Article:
Writing everything out, it seems like 2013 has been a busy and successful year. It's funny how I have not thought of it in such terms. The first half of my year was so busy and it was great to see the fruits of my labour in 2012 come to shape in 2013. Most significantly I was asked to submit a chapter to an edited collection which really helped my confidence. I think academia is a lot about playing the 'long game' - working on something now and seeing it do well in one or two years, even.

However, personally speaking, 2013 was a difficult year. I think the signs that something was not quite 'right' manifested in my trip to Exeter and my really emotional reaction to seeing Court Green. Usually I would not be the type of person to get overwhelmed by anything. When push comes to shove, I am pretty practical and get on with things. As the spring turned into summer however, I found my grip on things started to loosen. I began having really stagnant days in the library. I mean days. Sitting in front of my laptop for 8/9 hours and coming away with nothing. Disjointed scrap. Perhaps it's because writing a Literature paper is essentially, writing who you are, and at that time, I didn't have anything to say, didn't know myself. It's funny because Plath actually sums up the feeling perfectly in The Bell Jar:

"Lifting the pages of the book, I let them fan slowly by my eyes. Words, dimly familiar, but twisted all awry, like faces in a funhouse mirror, fled past, leaving no impression on the glassy surface of my brain. I squinted at the page. The letters grew barbs and rams’ horns. I watched them separate, each from the other, and jiggle up and down in a silly way. Then they associated themselves in fantastic, untranslatable shapes, like Arabic or Chinese. I decided to junk my thesis."

While, of course, I would never junk my thesis, the summer was hard. And I feel like I can only really write about it now because I am through that dark period and have strength of self again. The whole feelings of impotence and worthlessness came together on holiday with friends. Usually long breaks away with friends are what I live for: great conversation, laughs, a few drinks. But I spent most of the time trying to shut myself away from people, longing to be on my own but to do nothing but sit and mope when alone. I worried myself sick, I couldn't get my brain in gear. Things outside of my control let me down. I started to think I was failing because the three-years were coming to an end and my work rate had slowed and I wasn't going to finish in time.

In case you haven't detected, I'm kind of an organised, intense person ;-) But I do believe in communication and openness, so decided I wasn't going to allow my own negativity to defeat me. My supervisor and I met in late August and had some excellent talks. I am really lucky to have a supervisor who is very much on my wavelength and in the summer, I really needed that connection with her in order to keep going. Slowly, I started back to writing. By Halloween, I was feeling a lot more confident, and by November/December, I realised that my writing has never been better. To actually see the change in my writing style into a confident and informed voice has been my most major achievement of 2013. I ended the year submitting writing that I am proud of and the 2014 mountain does not seem so insurmountable anymore.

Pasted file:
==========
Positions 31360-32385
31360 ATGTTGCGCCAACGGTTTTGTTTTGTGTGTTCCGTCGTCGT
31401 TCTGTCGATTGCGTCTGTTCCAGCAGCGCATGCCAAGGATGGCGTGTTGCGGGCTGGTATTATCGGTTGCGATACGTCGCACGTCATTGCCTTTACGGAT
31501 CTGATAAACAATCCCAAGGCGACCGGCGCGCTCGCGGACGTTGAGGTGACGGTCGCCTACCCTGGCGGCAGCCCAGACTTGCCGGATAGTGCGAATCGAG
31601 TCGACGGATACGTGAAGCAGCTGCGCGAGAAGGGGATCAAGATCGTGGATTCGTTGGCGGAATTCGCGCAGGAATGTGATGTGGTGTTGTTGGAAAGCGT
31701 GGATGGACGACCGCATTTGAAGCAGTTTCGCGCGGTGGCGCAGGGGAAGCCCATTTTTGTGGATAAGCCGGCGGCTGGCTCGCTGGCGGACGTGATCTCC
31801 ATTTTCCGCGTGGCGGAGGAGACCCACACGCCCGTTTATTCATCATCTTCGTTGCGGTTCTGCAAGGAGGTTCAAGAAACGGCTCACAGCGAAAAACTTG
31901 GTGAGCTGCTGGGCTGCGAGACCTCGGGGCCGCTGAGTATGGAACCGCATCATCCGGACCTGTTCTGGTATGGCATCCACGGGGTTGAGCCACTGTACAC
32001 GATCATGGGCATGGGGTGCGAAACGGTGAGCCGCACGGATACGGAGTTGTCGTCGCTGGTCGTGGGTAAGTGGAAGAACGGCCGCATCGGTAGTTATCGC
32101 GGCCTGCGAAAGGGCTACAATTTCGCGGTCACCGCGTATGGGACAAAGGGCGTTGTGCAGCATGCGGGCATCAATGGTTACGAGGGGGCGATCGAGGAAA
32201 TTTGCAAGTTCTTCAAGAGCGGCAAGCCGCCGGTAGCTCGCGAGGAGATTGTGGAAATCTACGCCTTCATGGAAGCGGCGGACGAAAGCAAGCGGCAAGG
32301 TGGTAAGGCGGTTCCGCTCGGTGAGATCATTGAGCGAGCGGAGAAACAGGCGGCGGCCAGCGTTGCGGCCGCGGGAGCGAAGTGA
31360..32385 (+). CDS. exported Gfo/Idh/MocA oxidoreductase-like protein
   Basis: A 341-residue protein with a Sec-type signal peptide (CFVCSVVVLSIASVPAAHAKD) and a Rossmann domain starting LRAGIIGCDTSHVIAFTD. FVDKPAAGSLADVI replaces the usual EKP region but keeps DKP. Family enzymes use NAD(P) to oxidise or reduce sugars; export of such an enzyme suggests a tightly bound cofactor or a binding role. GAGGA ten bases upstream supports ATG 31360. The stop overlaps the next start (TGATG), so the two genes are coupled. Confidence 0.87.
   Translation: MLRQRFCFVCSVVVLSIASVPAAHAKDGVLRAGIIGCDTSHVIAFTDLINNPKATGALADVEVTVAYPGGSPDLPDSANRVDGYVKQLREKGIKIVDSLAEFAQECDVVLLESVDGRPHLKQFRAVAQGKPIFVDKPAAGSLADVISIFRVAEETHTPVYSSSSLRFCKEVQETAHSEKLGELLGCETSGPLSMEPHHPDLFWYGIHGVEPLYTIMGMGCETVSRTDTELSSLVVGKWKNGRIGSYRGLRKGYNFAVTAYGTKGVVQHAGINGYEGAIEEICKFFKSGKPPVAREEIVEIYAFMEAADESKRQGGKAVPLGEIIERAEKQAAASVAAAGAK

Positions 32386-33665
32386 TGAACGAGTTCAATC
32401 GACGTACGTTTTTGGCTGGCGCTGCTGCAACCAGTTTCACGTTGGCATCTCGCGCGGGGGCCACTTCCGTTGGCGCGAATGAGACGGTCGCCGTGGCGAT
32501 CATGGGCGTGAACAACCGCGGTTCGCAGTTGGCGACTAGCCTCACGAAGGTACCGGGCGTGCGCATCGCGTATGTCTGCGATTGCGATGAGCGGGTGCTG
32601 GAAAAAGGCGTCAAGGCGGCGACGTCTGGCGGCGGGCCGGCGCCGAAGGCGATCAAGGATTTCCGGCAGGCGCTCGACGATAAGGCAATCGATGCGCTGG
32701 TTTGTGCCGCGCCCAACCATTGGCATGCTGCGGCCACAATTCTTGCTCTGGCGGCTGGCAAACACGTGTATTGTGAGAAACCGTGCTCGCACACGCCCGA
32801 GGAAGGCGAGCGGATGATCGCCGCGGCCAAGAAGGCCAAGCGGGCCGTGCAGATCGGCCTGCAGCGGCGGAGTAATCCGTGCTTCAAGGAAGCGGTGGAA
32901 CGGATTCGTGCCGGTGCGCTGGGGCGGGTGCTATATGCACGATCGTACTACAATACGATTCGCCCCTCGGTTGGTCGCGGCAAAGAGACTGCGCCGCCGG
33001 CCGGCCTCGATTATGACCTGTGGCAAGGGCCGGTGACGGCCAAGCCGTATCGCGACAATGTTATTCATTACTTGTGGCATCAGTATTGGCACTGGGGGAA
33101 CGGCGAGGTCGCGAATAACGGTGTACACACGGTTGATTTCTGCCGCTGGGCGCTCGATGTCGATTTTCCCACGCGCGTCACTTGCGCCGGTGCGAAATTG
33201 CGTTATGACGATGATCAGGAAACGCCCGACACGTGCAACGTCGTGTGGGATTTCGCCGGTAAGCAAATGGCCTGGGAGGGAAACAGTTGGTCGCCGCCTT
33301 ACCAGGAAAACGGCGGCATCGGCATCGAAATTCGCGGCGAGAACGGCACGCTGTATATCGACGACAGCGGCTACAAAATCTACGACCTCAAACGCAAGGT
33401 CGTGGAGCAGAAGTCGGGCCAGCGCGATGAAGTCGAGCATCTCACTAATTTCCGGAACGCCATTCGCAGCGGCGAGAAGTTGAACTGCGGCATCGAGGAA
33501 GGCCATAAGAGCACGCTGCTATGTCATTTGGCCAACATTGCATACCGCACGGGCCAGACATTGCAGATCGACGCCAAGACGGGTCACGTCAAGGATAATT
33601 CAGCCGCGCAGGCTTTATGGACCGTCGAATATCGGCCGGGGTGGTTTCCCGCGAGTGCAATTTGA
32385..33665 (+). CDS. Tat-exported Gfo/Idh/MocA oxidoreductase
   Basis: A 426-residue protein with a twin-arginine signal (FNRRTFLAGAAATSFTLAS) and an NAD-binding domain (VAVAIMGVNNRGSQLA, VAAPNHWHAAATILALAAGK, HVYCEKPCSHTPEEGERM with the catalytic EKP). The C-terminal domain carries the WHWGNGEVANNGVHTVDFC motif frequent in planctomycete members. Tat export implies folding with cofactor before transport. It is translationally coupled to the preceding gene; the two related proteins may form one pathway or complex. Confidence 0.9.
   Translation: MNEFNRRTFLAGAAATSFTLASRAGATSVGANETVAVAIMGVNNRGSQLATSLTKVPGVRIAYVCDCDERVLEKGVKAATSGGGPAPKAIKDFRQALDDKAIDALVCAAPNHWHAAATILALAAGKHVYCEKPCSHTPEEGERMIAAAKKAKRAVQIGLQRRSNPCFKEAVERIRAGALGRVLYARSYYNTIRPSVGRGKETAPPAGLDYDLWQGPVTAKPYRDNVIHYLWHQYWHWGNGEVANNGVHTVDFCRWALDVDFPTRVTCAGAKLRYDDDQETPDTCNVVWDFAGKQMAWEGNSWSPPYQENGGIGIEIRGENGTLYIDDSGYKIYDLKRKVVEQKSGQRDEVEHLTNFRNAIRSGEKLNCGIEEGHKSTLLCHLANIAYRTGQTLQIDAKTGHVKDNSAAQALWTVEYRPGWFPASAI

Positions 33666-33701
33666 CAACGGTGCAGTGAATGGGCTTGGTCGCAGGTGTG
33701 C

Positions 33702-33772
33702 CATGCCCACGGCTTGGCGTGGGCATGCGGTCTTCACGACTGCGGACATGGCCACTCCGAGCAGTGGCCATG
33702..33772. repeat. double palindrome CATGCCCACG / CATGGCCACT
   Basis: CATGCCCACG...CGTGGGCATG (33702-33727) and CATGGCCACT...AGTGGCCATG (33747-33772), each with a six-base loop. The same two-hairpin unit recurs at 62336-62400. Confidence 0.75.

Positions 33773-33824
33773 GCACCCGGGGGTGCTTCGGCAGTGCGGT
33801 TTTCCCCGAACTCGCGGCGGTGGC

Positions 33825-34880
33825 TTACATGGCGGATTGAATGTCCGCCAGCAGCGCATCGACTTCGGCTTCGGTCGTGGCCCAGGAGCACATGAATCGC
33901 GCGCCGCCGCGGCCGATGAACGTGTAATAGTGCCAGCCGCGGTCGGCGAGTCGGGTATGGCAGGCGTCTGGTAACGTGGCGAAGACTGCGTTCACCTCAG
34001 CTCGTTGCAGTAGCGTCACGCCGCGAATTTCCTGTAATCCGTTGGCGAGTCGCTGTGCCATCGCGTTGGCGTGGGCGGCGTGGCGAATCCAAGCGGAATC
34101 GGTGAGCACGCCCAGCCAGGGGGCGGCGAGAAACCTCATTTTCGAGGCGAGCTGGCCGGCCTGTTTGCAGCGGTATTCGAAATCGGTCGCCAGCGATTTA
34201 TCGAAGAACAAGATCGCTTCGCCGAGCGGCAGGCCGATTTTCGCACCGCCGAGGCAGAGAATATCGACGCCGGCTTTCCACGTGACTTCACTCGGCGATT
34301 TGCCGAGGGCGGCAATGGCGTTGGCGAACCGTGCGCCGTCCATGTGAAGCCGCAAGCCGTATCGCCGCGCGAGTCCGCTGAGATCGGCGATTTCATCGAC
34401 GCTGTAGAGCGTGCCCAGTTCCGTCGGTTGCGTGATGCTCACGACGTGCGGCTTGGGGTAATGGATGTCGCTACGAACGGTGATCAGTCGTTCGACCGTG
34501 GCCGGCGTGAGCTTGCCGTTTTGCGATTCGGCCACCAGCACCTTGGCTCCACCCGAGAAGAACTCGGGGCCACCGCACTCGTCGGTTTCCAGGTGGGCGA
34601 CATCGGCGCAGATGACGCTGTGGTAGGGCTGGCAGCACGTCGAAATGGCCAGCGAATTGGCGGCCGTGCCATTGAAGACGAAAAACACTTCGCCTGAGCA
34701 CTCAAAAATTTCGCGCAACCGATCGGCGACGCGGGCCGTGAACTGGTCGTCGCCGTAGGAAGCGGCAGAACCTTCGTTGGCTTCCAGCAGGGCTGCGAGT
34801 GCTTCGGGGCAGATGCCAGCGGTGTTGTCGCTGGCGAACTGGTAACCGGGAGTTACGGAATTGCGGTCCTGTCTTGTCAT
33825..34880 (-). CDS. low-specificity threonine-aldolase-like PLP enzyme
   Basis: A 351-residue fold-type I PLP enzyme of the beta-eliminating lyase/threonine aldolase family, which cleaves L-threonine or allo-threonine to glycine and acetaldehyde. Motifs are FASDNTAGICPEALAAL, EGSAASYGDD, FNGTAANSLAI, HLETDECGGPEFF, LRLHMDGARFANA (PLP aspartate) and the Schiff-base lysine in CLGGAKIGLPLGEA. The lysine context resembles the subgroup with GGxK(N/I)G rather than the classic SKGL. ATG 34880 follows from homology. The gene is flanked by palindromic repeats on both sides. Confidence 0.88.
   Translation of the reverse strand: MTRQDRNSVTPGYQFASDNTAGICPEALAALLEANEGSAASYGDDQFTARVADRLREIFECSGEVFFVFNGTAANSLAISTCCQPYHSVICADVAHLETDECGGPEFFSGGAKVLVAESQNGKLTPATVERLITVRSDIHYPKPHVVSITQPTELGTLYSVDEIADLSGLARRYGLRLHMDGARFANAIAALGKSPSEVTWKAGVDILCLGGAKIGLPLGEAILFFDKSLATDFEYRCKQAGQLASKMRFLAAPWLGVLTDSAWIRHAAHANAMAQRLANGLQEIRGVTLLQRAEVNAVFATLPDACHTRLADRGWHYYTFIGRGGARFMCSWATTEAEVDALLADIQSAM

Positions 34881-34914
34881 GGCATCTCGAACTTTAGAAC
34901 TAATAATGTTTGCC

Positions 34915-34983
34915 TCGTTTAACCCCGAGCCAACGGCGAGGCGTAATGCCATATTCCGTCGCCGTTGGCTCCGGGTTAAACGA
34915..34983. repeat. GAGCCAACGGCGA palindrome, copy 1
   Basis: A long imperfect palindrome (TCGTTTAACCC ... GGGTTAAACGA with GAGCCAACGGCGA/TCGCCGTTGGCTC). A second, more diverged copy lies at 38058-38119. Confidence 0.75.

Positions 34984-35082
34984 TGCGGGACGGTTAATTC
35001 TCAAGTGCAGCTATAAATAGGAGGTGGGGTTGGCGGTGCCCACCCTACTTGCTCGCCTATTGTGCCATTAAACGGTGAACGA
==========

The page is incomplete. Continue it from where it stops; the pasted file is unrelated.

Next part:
I managed to end 2013 on a real high, feeling mentally sound, feeling excited and confident about what the new year will bring. I care too much about my thesis to make a hack job of it... even though I've heard from reliable sources that "two good chapters = a pass". Ha! I'm currently living at home, have good teaching hours this year, a freelance job and a tiny bit of savings that will get me through this limbo period. Doing a PhD is a long road and I think all the emotional challenges have made me a stronger person, definitely a less flimsy person. Who knows what 2014 will bring us all, but I would like to begin the year on a note of hope and optimism. I would end this blog post with a "maybe this time next year...." dream, but I'm trying to live in the moment now and not wish my life away. A year spent reading poetry, meeting interesting people and beginning to contribute to the academic world is a year of serious privilege. Despite its ups and downs I'm thankful for 2013 and hope to continue to grow as a person. Wishing you all the best!